Apple, Tesla’s new ‘bearish risk’, according to Morgan Stanley

Now Apple's electric car returns to the scene with force

Now Apple’s electric car returns to the scene with force

A day after the market learned that Apple (NASDAQ: AAPL ) is considering getting into the electric mobility business again, Tesla (NASDAQ: TSLA ) CEO Elon Musk said via Tweet that “During the toughest days of the Model 3 program, I contacted Tim Cook to negotiate the possibility of Apple buying from Tesla (at 1/10 of our current value). He refused to have a meeting with me. “

The news of Apple’s plans to become a possible rival of Tesla has not sat well either its CEO or, in view of it, its shares, which accumulated a 7% drop since Monday, coinciding with the implications that entails, with its entry into the S&P 500 . Uneven situation runs the apple company that yesterday closed with rises close to 3%.

The experts of Morgan Stanley (NYSE: MS ) assured that this information causes a “bearish risk” for Tesla. “Apple’s potential entry into the business would pose the greatest credible downside risk for Musk’s company,” said Adam Jonas, an analyst at the investment bank, on the situation, while maintaining his advice to buy Tesla, but with a price target of $ 540, that is, 15% below its current price.

A threat that could also be feasible in the case of other companies in the automotive industry such as General Motors (NYSE: GM ) or Ford (NYSE: F ), which would have a harder time competing if “Apple gets in their way,” he added. Jonas.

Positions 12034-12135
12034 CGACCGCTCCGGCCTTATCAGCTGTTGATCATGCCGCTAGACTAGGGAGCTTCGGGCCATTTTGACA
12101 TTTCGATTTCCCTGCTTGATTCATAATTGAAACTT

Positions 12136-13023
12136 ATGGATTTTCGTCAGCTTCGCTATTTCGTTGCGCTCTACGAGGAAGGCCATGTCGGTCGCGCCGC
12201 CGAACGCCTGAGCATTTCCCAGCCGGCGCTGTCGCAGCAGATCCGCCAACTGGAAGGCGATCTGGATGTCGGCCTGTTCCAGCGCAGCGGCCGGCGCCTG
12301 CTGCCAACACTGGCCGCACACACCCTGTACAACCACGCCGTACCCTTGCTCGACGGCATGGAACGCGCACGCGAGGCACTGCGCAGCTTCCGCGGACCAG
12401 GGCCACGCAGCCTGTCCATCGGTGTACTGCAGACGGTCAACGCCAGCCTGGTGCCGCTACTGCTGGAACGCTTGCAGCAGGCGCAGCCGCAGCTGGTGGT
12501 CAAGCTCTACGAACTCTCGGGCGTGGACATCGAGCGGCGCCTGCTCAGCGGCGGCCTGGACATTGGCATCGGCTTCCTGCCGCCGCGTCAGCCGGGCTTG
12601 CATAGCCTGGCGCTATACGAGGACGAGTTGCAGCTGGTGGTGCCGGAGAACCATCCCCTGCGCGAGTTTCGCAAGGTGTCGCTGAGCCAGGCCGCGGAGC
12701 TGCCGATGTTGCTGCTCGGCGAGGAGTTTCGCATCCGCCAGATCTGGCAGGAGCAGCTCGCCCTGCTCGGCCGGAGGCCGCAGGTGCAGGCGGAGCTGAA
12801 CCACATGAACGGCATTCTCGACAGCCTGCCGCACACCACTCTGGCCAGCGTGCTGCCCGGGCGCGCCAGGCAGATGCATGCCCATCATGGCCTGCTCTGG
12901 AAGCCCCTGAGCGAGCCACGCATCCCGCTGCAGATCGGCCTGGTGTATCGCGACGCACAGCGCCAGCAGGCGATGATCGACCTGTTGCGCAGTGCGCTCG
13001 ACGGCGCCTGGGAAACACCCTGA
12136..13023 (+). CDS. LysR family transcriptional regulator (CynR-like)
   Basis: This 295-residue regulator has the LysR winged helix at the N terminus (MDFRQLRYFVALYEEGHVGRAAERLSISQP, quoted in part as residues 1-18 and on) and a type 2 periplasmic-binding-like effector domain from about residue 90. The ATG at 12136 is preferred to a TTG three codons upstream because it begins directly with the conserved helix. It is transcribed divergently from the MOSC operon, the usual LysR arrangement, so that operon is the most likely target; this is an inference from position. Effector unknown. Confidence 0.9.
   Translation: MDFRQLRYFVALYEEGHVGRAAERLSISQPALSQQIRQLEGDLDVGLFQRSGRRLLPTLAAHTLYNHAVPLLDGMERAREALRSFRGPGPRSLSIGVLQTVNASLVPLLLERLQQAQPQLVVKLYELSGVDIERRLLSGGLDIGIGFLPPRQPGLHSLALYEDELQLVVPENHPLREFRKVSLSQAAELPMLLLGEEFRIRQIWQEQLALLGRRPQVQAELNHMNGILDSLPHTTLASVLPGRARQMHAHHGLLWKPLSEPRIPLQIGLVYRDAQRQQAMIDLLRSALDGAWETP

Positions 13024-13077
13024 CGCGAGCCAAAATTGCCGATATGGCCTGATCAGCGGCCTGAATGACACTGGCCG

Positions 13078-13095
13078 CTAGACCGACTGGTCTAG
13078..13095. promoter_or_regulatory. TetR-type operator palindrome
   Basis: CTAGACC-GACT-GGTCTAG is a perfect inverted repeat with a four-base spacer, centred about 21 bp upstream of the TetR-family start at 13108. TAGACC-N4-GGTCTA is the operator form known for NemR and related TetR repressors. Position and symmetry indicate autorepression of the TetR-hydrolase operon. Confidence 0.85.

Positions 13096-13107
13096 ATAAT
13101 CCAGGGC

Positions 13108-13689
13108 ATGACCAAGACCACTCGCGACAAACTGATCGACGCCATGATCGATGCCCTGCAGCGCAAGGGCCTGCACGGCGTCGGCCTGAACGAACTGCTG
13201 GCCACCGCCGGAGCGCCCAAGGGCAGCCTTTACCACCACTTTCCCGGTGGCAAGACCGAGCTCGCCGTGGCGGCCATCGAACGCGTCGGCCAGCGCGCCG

For providers of electrical, autonomous or connection systems, Apple’s plans could represent “a turning point in the speed and magnitude of a series of investments.” We have already seen it in the quotation of some of them, as is the case of Luminar Technologies or Velodyne Lidar.

Tesla, in a bubble if we take into account its evolution

“Although Tesla is a great company, it has strong signs of being overvalued,” Vitali Kalesnik, partner and head of research in Europe for Research Affiliates , told CNBC .

Kalesnik believes that the current price is too high considering its sales record, production numbers and other fundamentals. “When you take a look at the kinds of claims that others need to have to justify valuations of this kind, you realize that we would need, to justify Tesla’s price, very, very aggressive evidence,” he says, recalling that the Margins are “broadly on par” with the rest of the industry, meaning “the current valuation is in bubble territory.”

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